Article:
Unless the string is an unchangable string (see below) or not exposed to the user, you should probably mark the string for translation anyway.
If you are really baffled by the string and can't figure out a better worded alternative, you may also start an open discussion with translators to work out how to fix this.
“We don't accept your translation in XYZ because it is not a language.”
(or “(…) because it is not a real language.”, which is not much better)
This is actually related localization, not internationalization, and I heard this crazy excuse once only, but it was too crazy for me not to include.
In that particular case, someone translated a software into Esperanto which is a constructed language. But the translation was intentionally not included into the software because the developers thought Esperanto is not a language.
Of course constructed languages like Esperanto are languages, they are, perfectly suited for communication between humans, as a quick lookup on Wikipedia would reveal.
The only thing which should matter to you is: Is this a human langauge, i.e. can it be used by humans for communication? If yes, then you probably should include it.
Unchangable strings: An unchangable string is a string which can only be used as-is. Only the exact string of characters can be used, any changes to it will break it, so it must be copied perfectly, like a code. Usually this is for technical reasons. Examples: file names, identifiers, passphrases, IP adresses, URLs. Counter-example: Names of humans
Developers should try to keep the number of unchangable strings exposed to the user interface at a minimum. If it is possible for exposing an alternative, maybe more language-friendly, represantation of such an unchangable string, then go for it. For example, instead of cryptic identifiers for maps, show the “real” map name which can also be translated.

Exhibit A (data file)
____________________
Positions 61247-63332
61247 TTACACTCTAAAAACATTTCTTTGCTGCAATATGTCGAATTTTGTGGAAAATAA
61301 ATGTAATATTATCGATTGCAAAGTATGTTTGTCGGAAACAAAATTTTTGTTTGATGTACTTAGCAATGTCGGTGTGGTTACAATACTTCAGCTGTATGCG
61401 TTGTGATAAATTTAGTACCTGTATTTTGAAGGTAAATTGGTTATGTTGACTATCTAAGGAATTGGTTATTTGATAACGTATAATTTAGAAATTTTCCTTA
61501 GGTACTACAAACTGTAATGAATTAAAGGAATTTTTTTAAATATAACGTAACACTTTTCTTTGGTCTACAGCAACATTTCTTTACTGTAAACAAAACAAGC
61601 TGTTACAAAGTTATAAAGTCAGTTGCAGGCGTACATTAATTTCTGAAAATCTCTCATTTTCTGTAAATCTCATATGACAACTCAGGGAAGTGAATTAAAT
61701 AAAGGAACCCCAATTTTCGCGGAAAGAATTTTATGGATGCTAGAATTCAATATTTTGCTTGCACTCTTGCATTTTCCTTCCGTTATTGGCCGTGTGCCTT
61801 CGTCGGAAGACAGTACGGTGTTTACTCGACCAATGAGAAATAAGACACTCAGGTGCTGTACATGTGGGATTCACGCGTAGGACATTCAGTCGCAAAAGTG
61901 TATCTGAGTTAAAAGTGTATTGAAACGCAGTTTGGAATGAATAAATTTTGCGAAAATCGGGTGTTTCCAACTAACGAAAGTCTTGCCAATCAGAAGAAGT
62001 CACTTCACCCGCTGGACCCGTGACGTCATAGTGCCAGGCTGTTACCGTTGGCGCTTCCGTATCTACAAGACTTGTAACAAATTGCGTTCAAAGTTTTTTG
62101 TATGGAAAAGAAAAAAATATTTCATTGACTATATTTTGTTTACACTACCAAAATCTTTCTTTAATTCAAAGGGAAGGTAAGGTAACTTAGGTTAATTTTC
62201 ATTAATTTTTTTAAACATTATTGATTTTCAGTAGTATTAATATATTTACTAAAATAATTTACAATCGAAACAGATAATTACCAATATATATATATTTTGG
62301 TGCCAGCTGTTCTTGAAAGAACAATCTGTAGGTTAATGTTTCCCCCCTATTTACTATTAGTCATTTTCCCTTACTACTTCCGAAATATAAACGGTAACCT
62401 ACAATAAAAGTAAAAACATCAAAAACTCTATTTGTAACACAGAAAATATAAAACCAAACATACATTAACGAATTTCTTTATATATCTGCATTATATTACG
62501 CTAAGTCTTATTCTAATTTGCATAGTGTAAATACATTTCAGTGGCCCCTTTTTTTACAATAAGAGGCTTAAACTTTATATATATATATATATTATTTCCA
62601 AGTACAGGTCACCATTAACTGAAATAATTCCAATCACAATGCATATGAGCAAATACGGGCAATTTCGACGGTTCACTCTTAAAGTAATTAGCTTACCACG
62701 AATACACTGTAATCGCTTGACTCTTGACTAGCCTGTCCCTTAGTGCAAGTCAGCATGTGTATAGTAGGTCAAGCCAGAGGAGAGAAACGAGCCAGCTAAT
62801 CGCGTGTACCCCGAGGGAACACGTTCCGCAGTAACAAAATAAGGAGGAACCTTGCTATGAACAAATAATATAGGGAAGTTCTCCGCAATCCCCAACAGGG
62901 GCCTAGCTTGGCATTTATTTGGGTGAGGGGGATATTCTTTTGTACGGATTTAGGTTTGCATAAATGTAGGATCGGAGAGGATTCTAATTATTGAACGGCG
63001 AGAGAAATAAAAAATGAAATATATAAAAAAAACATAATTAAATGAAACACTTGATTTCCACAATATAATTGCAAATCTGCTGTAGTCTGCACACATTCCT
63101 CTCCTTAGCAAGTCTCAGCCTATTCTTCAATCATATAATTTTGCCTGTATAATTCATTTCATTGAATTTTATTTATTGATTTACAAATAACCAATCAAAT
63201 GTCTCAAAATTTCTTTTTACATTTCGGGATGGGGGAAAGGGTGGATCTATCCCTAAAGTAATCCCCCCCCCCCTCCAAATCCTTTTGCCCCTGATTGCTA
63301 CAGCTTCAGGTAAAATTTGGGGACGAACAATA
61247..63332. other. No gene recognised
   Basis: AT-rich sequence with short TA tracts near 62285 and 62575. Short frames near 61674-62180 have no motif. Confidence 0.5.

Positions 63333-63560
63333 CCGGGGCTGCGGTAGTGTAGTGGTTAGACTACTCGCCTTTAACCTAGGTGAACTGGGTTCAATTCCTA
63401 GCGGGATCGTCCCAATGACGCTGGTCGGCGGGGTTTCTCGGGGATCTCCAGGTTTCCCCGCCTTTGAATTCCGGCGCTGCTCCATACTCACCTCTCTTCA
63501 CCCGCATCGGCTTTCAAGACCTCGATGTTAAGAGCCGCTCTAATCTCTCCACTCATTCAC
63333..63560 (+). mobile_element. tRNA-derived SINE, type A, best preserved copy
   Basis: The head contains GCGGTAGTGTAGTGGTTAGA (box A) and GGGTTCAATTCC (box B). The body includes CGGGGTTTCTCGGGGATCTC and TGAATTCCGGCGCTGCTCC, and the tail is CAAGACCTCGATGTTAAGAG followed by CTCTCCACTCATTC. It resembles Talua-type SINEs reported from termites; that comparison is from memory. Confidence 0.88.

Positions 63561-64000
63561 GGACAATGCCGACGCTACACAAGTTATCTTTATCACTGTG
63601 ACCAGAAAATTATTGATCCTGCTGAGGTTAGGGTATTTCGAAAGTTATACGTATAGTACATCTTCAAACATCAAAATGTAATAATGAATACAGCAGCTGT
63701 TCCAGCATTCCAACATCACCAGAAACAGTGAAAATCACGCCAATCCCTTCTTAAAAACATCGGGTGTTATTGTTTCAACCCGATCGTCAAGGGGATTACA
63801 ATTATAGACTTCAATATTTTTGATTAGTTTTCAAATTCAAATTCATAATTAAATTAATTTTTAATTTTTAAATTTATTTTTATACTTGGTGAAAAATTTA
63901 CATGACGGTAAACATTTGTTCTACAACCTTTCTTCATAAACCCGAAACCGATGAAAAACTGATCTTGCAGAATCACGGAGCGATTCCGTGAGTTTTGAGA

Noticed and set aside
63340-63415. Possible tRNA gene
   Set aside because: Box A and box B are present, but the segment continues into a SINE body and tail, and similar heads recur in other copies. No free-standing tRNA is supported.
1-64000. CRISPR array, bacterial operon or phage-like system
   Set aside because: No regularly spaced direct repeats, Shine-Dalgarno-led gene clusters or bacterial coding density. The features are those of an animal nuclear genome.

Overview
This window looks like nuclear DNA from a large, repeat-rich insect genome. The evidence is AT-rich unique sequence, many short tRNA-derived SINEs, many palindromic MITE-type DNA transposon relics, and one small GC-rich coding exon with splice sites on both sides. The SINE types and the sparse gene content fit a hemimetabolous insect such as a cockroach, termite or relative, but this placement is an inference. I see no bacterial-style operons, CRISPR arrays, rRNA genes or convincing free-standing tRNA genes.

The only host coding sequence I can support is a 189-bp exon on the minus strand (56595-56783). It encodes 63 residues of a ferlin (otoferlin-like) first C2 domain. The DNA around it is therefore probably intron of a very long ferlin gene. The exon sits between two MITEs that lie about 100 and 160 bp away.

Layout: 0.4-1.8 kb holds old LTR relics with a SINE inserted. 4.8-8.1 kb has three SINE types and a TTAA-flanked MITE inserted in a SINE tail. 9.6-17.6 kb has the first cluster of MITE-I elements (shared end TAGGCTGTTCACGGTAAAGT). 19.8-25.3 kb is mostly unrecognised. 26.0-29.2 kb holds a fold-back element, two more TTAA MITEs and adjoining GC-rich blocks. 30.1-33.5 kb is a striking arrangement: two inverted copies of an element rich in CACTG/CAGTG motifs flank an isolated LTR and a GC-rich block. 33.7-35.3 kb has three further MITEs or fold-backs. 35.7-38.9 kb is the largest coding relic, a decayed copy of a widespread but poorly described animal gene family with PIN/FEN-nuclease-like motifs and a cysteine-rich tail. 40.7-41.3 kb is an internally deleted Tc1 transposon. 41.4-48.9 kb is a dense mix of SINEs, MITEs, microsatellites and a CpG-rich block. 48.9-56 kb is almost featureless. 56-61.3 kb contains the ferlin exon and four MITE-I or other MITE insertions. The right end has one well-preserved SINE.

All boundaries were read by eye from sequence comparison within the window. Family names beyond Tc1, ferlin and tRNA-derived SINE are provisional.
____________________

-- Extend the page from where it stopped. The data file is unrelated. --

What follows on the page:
Many lame excuses probably come from the fact that developers have a unfamiliarity with languages in general. They make assumptions based on the languages they know and try to apply them to all languages. Most fallacies can be overcome by accepting that you don't know all languages and you better make fewer, not more assumptions about them. Some other excuses seem to come from the fact that translations are only seen as a “bonus”, so incomplete translations are seen as no big deal. I have explained above why this is flawed.
In hope for better internationalization in software, I have a few guidelines to follow:
- Follow the hints for preparing strings in the GNU gettext manual, they are important to know even if you don't use Gettext
- Read the manual of the translation system you're using, you may miss out on key features otherwise
- Make all strings exposed to the UI translatable, unless they are unchangable strings
- Don't be afraid of a mountain of strings
- Be prepared to change your habits if you add internationalization
- Listen to your translators and work with them
Feel free to add your comments, questions, etc. Maybe you have heard a lame excuse I have not included, I would be glad to hear about it.